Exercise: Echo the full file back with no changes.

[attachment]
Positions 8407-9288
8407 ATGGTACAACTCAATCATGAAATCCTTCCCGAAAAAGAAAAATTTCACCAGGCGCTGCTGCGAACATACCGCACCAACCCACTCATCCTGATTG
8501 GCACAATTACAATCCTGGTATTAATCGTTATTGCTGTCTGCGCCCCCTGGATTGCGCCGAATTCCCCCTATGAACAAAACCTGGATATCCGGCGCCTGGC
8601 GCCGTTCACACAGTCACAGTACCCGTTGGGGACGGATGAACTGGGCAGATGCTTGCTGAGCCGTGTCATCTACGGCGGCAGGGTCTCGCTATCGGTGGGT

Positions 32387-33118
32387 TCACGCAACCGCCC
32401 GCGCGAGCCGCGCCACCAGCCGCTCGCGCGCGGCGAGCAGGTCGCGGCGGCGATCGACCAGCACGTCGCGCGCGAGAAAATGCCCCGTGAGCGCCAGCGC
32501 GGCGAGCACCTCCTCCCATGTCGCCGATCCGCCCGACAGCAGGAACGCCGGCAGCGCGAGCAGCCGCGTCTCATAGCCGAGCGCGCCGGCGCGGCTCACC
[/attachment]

Positions 8407-9288
8407 ATGGTACAACTCAATCATGAAATCCTTCCCGAAAAAGAAAAATTTCACCAGGCGCTGCTGCGAACATACCGCACCAACCCACTCATCCTGATTG
8501 GCACAATTACAATCCTGGTATTAATCGTTATTGCTGTCTGCGCCCCCTGGATTGCGCCGAATTCCCCCTATGAACAAAACCTGGATATCCGGCGCCTGGC
8601 GCCGTTCACACAGTCACAGTACCCGTTGGGGACGGATGAACTGGGCAGATGCTTGCTGAGCCGTGTCATCTACGGCGGCAGGGTCTCGCTATCGGTGGGT

Positions 32387-33118
32387 TCACGCAACCGCCC
32401 GCGCGAGCCGCGCCACCAGCCGCTCGCGCGCGGCGAGCAGGTCGCGGCGGCGATCGACCAGCACGTCGCGCGCGAGAAAATGCCCCGTGAGCGCCAGCGC
32501 GGCGAGCACCTCCTCCCATGTCGCCGATCCGCCCGACAGCAGGAACGCCGGCAGCGCGAGCAGCCGCGTCTCATAGCCGAGCGCGCCGGCGCGGCTCACC